'Laws are like Cobwebs which may catch small Flies, but let Wasps and Hornets break through.' -Jonathan Swift

Online Civility

by Ethan Glover, Sun, Nov 10, 2013 - (Edited) Wed, Jan 10, 2018


Note: In using the word "opponent" and things like "argument" or "debate" throughout this article I only mean a conversation between two individuals of opposing views. This article is not based on formal stage debate or back and forth structured arguments. The ideas are meant for everyday use in normal conversation.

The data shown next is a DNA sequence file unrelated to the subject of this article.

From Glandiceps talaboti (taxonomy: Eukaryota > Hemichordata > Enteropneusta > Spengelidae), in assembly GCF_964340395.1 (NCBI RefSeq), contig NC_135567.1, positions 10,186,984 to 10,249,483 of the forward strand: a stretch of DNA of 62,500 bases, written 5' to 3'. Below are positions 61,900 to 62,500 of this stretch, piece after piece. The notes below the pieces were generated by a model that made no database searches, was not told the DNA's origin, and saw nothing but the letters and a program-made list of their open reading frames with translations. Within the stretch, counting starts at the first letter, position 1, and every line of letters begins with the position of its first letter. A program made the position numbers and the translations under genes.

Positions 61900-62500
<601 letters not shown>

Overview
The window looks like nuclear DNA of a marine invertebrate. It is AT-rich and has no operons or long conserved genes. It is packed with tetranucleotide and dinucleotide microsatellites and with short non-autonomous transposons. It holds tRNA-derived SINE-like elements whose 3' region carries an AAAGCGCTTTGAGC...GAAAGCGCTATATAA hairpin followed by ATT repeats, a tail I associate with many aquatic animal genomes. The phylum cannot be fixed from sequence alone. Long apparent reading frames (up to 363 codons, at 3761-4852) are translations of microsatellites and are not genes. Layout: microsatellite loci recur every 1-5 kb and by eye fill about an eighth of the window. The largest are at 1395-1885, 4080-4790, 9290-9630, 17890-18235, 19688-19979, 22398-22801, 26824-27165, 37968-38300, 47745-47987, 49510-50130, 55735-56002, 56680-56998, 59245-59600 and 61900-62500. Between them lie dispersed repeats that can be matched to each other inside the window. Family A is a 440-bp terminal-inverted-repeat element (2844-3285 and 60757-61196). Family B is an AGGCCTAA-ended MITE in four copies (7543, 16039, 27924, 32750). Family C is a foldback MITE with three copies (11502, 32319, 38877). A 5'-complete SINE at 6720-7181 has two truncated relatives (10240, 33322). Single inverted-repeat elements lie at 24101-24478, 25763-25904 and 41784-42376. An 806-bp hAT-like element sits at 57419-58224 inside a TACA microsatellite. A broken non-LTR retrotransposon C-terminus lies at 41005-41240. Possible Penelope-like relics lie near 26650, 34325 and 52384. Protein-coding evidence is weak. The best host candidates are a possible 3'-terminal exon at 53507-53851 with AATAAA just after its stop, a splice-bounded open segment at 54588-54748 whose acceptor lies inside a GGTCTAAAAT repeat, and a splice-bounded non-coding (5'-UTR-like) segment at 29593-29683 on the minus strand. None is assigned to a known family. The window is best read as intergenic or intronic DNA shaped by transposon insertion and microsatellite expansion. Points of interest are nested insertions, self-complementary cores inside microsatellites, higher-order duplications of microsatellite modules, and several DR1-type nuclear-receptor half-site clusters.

I've previously written on why you should never assign people homework when debating or arguing. Or why you should never tell someone who disagrees with you to just read a book or look at a web page as a way to get them to see your point of view. This was covered in "Don't Give Me Homework". With this article I'd like to expand on that idea and try and create a final viewpoint on how I think debates should be handled, especially when it concerns online debates, which are usually of the lowest and most despicable quality. I'm not pushing for everyone to play nice and agree to disagree. I'm all for passionate and assertive arguments, but even with that, if a person plans on getting anywhere within their conversations there are a few principles it helps to follow. I'm no stranger to letting myself falling into throwing insults and telling people what they do and do not know. Hopefully by the end of this article I'll have established a grander and more intuitive overview of how to act online. I've got a lot of sources and ideas to go through, and at times things may seem unrelated and chaotic, but I believe it should all tie together nicely in the end, so please bear with me. First, let's go over some of the basics covered in "Don't Give Me Homework". It's worth a read on its own, but I'd like to establish this foundation before expanding.